Buxus

From Wikibooks, open books for an open world
< Horticulture
Jump to: navigation, search
Buxus

Hardy Boxwoods
Buxus sempervirens.jpg
Binomial: Buxus
Root: Fibrous on the surface with deep heavy roots
Growth rate: slow
Cleanup issues: Leaves often accumulate in branch crotches
Light requirements: Sun to shade
Water requirements: Evenly moist
Soil requirements: Well-drained, humus-rich
Propagation: Stem and root cuttings
Pruning season: Any time but midsummer
Pruning tolerance: very tolerant
Transplant: Easy to move
Pest issues: several, some serious
Disease issues: several, some serious

Buxus is a genus of about 70 species in the family Buxaceae. Common names include boxwood (North America) and box (all other English-speaking countries).

The boxes are native to western and southern Europe, southwest, southern and eastern Asia, Africa, Madagascar, northernmost South America, Central America, Mexico and the Caribbean, with the majority of species tropical or subtropical; only the European and some Asian species are frost-tolerant. Centres of diversity occur in Cuba (about 30 species), China (17 species) and Madagascar (nine species).

Description[edit]

They are slow-growing evergreen shrubs and small trees, growing to 2-12 m (rarely 15 m) tall. The leaves are opposite, rounded to lanceolate, and leathery; they are small in most species, typically 1.5-5 cm long and 0.3-2.5 cm broad, but up to 11 cm long and 5 cm broad in B. macrocarpa. The flowers are small and yellow-green, monoecious with both sexes present on a plant. The fruit is a small capsule 0.5-1.5 cm long (to 3 cm in B. macrocarpa), containing several small seeds.

Ecology[edit]

The genus splits into three genetically distinct sections, each section in a different region, with the Eurasian species in one section, the African (except northwest Africa) and Madagascan species in the second, and the American species in the third. The African and American sections are genetically closer to each other than to the Eurasian section (Balthazar et al., 2000).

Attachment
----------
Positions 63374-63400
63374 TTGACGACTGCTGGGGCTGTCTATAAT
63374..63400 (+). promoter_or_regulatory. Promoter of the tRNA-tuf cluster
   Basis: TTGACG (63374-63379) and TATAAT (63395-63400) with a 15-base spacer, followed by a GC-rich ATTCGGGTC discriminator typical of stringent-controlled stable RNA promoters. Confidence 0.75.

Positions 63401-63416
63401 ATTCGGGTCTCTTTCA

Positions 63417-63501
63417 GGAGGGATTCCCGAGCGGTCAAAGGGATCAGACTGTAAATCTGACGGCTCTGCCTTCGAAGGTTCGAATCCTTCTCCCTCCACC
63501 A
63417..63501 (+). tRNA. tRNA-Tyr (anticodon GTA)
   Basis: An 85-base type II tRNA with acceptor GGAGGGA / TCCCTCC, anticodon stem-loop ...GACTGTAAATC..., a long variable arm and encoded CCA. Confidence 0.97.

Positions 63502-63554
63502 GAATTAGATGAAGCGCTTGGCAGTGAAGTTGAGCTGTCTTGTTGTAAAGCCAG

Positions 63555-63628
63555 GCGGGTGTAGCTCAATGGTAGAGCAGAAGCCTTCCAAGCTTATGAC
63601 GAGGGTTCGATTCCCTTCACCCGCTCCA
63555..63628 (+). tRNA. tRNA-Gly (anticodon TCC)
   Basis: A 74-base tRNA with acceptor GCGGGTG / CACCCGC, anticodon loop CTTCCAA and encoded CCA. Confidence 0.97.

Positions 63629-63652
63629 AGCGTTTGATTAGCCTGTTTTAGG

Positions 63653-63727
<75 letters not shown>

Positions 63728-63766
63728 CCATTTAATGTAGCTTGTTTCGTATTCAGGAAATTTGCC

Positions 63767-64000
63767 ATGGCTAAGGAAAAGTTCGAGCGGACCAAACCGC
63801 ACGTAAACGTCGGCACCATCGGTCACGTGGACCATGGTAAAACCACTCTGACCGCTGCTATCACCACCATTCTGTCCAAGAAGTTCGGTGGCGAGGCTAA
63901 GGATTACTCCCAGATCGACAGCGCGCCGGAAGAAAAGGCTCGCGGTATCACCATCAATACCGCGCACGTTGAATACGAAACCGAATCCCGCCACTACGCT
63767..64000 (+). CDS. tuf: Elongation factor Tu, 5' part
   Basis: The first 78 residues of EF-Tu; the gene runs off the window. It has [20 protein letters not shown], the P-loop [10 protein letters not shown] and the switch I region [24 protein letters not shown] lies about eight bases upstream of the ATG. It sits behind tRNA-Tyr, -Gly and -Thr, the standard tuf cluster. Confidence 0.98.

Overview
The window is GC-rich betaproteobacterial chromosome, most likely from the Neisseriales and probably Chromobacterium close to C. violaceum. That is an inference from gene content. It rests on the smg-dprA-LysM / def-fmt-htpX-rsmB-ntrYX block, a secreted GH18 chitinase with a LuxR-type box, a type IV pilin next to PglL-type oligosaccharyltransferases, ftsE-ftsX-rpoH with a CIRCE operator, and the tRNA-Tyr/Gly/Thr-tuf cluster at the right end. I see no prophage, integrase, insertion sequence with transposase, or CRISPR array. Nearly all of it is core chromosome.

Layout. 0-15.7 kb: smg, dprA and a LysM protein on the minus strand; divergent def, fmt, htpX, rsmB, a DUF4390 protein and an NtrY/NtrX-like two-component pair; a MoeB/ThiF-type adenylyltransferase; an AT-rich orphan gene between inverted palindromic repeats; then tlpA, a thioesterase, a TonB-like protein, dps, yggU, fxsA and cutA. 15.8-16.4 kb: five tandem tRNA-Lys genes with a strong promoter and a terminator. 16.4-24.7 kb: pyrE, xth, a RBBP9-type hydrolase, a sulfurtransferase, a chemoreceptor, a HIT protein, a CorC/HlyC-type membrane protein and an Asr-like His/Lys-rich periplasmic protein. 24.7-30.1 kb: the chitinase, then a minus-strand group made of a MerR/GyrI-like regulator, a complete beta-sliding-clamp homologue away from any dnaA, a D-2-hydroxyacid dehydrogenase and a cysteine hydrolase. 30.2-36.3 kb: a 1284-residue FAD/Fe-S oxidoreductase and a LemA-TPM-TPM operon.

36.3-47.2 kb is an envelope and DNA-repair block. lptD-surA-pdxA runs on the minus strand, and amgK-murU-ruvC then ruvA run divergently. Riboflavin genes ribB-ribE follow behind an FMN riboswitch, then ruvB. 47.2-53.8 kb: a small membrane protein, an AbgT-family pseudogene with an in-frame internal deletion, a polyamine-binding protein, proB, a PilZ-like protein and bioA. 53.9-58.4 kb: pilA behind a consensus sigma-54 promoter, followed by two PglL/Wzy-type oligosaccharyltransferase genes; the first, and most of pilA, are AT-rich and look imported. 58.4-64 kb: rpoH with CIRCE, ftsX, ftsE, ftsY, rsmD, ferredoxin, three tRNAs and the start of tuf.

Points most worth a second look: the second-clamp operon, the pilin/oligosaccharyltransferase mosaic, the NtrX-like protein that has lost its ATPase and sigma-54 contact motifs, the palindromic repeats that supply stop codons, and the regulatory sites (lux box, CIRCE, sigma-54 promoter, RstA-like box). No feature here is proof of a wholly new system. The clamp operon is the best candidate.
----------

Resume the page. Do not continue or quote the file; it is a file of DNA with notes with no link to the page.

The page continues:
Culture and Use[edit]

Boxes are commonly used for hedges and topiaries, and the dense wood is valued for wood carving and the making of wood type for printing. The inconspicuous flowers mean that boxes are usually only grown for their foliage.

Given time, neat low hedging can grow to enormous size, as at Powis Castle in north Wales. Often, however, they are kept dwarfed, as in the famous gardens at Château Villandry in France.

Boxwoods can be sensitive to sun, dry and wet soils, and exposure to winter winds. Deep, well-drained, humus-rich soils are the preferred conditions.

Boxwoods can be difficult to grow because they are prone to serious pest and disease problems, so careful monitoring for signs and symptoms is a must.

Pests, Diseases, and other Problems[edit]

Foliage problems[edit]

Curled leaves -- Boxwood Psyllid

Stippling -- Mites

Bronzing -- Winter damage, Volutella blights, Phytophthora

References[edit]

Balthazar, M. von, Peter K. Endress, P. K., and Qiu, Y.-L. 2000. Phylogenetic relationships in Buxaceae based on nuclear internal transcribed spacers and plastid ndhF sequences. Int. J. Plant Sci. 161(5): 785–792 (available online).